A network, in the context of electrical engineering and electronics, is a collection of interconnected components. **Network analysis** is the process of finding the voltages across, and the currents through, all network components. There are many techniques for calculating these values. However, for the most part, the techniques assume linear components. Except where stated, the methods described in this article are applicable only to *linear* network analysis.

A practical electrical power source which is a linear electric circuit may, according to Thévenin's theorem, be represented as an ideal voltage source in series with an impedance. This impedance is termed the **internal resistance** of the source. When the power source delivers current, the measured voltage output is lower than the no-load voltage; the difference is the voltage drop caused by the internal resistance. The concept of internal resistance applies to all kinds of electrical sources and is useful for analyzing many types of electrical circuits.

In physics and engineering, a **phasor**, is a complex number representing a sinusoidal function whose amplitude (*A*), angular frequency (*ω*), and initial phase (*θ*) are time-invariant. It is related to a more general concept called analytic representation, which decomposes a sinusoid into the product of a complex constant and a factor depending on time and frequency. The complex constant, which depends on amplitude and phase, is known as a **phasor**, or **complex amplitude**, and **sinor** or even **complexor**.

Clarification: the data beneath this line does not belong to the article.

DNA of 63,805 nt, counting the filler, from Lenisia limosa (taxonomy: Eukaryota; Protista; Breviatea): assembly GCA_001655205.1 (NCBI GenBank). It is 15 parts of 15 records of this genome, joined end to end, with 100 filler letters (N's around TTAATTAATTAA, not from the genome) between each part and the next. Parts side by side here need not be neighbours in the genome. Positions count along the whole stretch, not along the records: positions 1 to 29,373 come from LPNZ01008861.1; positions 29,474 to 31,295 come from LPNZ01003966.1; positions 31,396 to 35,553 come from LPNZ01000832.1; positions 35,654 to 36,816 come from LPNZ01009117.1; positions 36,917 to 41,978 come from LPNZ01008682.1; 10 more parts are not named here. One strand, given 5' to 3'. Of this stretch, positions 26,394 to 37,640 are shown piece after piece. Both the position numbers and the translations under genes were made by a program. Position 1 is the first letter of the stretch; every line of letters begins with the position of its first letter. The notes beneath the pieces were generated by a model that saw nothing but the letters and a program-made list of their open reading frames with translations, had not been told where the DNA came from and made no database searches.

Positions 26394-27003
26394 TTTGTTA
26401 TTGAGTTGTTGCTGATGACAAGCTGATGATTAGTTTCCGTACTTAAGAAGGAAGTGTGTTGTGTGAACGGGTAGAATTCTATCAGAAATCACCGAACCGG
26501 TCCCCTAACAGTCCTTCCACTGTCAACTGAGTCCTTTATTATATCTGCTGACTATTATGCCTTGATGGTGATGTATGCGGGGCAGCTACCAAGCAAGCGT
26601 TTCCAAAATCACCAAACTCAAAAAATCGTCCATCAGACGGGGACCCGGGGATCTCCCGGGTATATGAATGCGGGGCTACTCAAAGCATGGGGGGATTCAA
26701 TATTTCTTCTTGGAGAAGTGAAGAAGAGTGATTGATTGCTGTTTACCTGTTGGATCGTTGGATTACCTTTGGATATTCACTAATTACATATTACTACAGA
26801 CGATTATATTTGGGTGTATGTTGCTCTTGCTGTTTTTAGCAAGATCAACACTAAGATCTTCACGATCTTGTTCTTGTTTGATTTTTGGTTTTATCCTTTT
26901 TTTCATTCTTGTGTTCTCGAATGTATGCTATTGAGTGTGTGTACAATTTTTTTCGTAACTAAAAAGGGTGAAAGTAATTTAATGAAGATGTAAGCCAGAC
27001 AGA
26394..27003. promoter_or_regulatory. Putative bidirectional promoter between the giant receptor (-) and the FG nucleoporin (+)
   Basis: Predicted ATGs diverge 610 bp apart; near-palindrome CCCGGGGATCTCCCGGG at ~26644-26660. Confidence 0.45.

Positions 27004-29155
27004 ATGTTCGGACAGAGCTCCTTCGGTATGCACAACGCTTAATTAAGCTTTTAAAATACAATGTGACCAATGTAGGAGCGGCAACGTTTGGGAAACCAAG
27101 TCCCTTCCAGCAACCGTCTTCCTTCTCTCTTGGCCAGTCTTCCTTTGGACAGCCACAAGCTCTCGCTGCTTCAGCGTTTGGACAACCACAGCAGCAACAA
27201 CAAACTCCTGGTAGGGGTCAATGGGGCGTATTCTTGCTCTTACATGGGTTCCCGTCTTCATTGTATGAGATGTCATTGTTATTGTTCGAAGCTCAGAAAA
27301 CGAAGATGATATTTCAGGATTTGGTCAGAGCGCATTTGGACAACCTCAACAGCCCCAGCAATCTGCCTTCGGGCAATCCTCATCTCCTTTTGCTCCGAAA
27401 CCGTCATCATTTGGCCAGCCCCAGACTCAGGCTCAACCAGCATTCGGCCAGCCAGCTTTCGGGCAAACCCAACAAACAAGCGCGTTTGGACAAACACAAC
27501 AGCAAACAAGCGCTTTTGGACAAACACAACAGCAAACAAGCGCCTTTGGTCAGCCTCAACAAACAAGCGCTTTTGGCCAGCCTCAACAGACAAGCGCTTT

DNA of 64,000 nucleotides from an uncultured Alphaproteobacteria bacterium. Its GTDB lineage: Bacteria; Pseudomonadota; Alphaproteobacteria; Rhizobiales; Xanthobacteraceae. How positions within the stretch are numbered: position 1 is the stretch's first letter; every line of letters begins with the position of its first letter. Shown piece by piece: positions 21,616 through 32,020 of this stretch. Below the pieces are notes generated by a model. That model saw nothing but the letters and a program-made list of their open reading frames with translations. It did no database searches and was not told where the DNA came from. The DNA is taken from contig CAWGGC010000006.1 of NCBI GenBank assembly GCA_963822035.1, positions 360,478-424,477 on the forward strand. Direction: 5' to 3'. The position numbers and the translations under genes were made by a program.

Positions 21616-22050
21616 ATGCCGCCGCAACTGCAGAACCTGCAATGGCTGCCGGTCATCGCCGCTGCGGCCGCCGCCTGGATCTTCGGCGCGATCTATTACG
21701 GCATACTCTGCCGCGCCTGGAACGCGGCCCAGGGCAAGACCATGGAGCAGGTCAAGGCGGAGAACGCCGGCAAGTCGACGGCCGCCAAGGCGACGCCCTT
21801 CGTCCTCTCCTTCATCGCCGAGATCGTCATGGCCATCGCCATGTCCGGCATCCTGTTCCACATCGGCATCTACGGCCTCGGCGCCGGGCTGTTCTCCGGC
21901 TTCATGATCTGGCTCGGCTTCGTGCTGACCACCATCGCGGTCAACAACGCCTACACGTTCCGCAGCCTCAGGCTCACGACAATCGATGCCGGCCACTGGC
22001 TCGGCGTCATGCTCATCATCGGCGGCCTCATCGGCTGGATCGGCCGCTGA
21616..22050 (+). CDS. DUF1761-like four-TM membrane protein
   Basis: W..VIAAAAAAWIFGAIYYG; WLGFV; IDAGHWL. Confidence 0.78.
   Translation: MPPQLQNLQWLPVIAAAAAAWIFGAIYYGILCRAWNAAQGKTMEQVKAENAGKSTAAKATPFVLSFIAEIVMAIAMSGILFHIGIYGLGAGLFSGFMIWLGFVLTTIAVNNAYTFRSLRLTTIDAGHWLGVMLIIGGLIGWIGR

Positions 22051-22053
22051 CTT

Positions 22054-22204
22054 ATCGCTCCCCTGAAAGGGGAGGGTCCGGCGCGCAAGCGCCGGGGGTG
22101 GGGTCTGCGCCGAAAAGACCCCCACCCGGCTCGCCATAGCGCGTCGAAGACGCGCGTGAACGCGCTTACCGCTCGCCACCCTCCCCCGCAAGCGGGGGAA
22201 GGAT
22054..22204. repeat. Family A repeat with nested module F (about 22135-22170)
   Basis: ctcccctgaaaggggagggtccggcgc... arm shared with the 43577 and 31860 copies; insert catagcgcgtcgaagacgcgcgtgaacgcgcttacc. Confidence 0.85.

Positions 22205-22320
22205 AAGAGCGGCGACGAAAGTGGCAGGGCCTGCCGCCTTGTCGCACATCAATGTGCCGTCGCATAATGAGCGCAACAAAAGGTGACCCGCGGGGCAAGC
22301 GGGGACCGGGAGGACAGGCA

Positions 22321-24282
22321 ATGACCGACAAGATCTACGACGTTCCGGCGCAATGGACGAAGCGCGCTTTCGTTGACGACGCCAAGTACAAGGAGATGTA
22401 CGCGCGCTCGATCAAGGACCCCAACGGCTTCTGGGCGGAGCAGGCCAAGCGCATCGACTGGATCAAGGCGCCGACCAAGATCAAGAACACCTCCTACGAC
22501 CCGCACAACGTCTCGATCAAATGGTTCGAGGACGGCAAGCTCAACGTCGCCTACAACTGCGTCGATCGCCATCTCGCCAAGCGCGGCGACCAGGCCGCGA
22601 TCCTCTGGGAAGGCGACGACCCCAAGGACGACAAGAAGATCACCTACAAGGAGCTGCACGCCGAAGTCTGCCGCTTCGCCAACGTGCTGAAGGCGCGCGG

In electronics, a **common-source** amplifier is one of three basic single-stage field-effect transistor (FET) amplifier topologies, typically used as a voltage or transconductance amplifier. The easiest way to tell if a FET is common source, common drain, or common gate is to examine where the signal enters and leaves. The remaining terminal is what is known as "common". In this example, the signal enters the gate, and exits the drain. The only terminal remaining is the source. This is a common-source FET circuit. The analogous bipolar junction transistor circuit may be viewed as a transconductance amplifier or as a voltage amplifier.. As a transconductance amplifier, the input voltage is seen as modulating the current going to the load. As a voltage amplifier, input voltage modulates the current flowing through the FET, changing the voltage across the output resistance according to Ohm's law. However, the FET device's output resistance typically is not high enough for a reasonable transconductance amplifier, nor low enough for a decent voltage amplifier. Another major drawback is the amplifier's limited high-frequency response. Therefore, in practice the output often is routed through either a voltage follower, or a current follower, to obtain more favorable output and frequency characteristics. The CS–CG combination is called a cascode amplifier.